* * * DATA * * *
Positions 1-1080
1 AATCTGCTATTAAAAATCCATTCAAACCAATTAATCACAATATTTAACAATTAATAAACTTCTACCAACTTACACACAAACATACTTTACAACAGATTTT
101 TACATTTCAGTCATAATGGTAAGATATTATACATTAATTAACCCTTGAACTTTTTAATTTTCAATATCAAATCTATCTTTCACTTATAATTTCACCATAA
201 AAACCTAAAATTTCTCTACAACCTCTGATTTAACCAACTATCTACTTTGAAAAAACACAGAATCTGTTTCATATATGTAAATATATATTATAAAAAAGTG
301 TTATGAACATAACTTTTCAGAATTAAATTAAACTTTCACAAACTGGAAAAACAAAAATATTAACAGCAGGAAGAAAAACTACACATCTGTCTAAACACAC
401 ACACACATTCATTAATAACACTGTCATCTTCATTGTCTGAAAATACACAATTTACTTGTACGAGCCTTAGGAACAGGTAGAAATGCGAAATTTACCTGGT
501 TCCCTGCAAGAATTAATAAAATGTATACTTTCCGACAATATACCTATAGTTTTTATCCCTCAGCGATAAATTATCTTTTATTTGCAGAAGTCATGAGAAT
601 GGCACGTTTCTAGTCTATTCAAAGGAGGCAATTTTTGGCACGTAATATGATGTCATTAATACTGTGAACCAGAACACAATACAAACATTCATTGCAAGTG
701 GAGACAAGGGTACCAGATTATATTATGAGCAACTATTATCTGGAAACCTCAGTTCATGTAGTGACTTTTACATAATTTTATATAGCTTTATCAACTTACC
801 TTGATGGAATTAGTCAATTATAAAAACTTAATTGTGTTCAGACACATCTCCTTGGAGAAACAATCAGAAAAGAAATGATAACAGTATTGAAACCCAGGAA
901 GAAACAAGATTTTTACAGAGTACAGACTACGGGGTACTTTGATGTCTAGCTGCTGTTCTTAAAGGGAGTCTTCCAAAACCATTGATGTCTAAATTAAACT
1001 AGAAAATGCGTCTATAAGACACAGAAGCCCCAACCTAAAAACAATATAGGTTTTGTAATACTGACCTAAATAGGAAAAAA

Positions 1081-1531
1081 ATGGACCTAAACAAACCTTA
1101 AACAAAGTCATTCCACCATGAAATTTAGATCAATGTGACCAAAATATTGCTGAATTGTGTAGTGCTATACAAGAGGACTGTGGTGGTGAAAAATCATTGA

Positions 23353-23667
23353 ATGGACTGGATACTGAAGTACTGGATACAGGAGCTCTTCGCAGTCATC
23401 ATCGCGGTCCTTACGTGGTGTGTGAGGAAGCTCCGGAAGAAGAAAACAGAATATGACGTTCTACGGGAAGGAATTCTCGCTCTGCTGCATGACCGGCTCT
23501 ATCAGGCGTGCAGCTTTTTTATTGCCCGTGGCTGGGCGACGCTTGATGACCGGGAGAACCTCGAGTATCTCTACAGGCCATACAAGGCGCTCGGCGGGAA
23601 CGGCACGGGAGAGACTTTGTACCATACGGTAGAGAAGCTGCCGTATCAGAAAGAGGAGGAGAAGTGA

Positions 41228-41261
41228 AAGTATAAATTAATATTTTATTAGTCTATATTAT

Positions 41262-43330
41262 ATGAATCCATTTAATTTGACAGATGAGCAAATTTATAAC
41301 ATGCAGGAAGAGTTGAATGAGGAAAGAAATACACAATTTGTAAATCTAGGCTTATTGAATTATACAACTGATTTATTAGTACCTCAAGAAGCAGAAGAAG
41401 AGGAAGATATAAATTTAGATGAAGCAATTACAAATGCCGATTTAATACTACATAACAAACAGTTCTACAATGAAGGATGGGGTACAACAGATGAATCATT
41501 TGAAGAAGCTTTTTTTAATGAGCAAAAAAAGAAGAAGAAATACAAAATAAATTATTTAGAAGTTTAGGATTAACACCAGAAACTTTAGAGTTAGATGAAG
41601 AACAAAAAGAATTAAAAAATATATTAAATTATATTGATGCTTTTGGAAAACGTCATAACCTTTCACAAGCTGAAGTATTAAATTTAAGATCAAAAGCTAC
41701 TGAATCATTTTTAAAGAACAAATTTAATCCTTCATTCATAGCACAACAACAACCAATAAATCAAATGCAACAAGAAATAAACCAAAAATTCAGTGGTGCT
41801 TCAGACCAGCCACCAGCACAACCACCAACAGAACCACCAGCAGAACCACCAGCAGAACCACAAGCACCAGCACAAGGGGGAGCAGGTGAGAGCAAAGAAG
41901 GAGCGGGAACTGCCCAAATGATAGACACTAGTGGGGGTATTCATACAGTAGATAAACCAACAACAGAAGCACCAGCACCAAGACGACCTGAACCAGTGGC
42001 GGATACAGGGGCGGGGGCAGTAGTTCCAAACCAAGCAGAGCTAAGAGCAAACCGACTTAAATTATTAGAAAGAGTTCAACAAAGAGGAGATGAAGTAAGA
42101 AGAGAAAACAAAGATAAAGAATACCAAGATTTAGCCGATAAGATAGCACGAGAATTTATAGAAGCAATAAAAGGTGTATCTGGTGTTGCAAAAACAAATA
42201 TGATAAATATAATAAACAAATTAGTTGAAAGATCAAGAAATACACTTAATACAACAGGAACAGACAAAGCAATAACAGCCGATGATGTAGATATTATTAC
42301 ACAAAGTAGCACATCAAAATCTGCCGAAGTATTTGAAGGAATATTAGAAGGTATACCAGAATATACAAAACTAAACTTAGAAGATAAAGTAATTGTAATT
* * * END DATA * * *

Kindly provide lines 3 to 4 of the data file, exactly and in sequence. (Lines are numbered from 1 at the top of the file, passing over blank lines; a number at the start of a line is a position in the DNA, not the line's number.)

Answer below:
101 TACATTTCAGTCATAATGGTAAGATATTATACATTAATTAACCCTTGAACTTTTTAATTTTCAATATCAAATCTATCTTTCACTTATAATTTCACCATAA
201 AAACCTAAAATTTCTCTACAACCTCTGATTTAACCAACTATCTACTTTGAAAAAACACAGAATCTGTTTCATATATGTAAATATATATTATAAAAAAGTG